The former leader of the Peruvian guerrilla organization Shining Path (Sendero Luminoso) is dead. Abimael Guzmán died at the age of 86 in the maximum security prison on the Callao naval base, the prison administration announced on Saturday.

The former rebel leader's health had deteriorated over the past few months.

He hardly ate any more and was treated in the hospital for a while.

"The terrorist leader Abimael Guzmán, who is responsible for the loss of innumerable lives of our compatriots, is dead," wrote President Pedro Castillo on Twitter.

“Our condemnation of terrorism is firm and irrevocable.

Only in a democracy will we build a Peru of justice and development for our people. "

Almost 70,000 dead

Guzmán initially worked as a professor of philosophy at the University of Ayacucho in the 1960s.

He later went underground and founded the rebel organization Shining Path.

In 1992 he was arrested in Lima and sentenced to life imprisonment for terrorism.

In prison, he married the Shining Path deputy chief Elena Iparraguirre.

Between 1980 and 2000, almost 70,000 people were killed in clashes between Sendero Luminoso and state security forces.

In contrast to many other civil wars in the region, the guerrillas were responsible for a large part of the deaths in Peru.

Although the Shining Path pretended to stand up for the rural indigenous people, it was precisely against them that it acted with extreme brutality.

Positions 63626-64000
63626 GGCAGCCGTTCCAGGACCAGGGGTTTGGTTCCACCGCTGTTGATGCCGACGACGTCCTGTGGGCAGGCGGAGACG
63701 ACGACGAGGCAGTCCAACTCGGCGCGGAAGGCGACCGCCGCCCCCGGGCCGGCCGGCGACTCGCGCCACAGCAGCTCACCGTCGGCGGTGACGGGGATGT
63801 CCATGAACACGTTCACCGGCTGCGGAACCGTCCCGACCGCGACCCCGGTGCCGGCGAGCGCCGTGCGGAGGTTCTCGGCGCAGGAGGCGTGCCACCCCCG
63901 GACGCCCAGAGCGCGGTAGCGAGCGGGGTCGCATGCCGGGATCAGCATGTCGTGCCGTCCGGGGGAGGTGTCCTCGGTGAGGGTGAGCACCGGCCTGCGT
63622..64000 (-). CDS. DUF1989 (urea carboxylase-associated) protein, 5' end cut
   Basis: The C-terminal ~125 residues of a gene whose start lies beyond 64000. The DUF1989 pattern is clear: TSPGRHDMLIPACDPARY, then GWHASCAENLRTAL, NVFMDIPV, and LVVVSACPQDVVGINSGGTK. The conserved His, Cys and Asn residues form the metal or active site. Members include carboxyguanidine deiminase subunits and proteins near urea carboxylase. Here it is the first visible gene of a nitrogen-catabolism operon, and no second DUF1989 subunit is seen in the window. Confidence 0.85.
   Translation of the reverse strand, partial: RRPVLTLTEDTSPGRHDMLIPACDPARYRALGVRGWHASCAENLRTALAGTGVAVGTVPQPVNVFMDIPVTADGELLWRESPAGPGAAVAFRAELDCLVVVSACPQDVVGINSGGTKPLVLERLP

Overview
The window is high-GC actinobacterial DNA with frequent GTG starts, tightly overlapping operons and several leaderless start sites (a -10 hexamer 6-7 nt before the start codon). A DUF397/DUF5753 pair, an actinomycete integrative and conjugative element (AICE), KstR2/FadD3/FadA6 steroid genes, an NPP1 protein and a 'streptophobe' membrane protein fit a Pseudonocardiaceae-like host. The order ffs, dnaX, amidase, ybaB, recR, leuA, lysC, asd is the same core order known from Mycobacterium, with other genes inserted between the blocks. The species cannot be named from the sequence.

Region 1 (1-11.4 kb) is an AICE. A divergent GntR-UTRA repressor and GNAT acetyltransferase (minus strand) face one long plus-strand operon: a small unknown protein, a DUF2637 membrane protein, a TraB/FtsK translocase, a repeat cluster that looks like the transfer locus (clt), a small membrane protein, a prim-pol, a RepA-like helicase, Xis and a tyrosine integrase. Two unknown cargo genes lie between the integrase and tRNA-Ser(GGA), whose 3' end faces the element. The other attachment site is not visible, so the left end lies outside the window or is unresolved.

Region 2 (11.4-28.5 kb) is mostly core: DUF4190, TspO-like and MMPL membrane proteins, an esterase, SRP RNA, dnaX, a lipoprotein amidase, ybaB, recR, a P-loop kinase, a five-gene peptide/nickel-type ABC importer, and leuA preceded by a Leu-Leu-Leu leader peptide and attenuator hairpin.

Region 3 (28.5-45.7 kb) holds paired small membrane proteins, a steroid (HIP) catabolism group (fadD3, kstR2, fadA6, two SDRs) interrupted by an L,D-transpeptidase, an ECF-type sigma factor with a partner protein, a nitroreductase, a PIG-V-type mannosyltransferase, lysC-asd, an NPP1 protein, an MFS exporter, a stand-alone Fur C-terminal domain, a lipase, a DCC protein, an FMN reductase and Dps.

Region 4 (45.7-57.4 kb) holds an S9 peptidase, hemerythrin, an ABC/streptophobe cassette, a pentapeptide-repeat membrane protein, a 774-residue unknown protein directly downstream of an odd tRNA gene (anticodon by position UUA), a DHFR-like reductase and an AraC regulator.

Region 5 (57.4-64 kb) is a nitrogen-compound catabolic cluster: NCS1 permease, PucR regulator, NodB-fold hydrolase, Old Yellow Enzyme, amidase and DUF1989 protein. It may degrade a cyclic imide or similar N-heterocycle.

To save ammunition, the rebels used machetes in many massacres.

The Shining Path carried out numerous bomb attacks in the cities.

In the early 1990s, the guerrillas were active in half of Peruvian territory.

Today the remaining units of the Shining Path are devoted to drug trafficking.

They are particularly active in the valleys of the Apurímac, Ene and Mantaro (Vraem) rivers, where state institutions are poorly represented.

The area is an important growing area for the coca plant.

Besides Colombia and Bolivia, Peru is the largest cocaine producer in the world.

"The problem of terrorism is not the same as it used to be, now it is in the Vraem where we have remains, but it is closely linked to drug trafficking and what this area needs is the presence of the state in all sectors," said Defense Minister Walter Ayala.

As recently as May, alleged Shining Path fighters had killed 16 people in central Peru. "The greatest genocide in our history is dead, but not his gang of terror," wrote the mayor of the capital Lima, Jorge Muñoz, on Twitter. “He did not have enough time for the atrocities he committed. Today more than ever, the Peruvians must unite against the new attacks of nefarious radical madness. "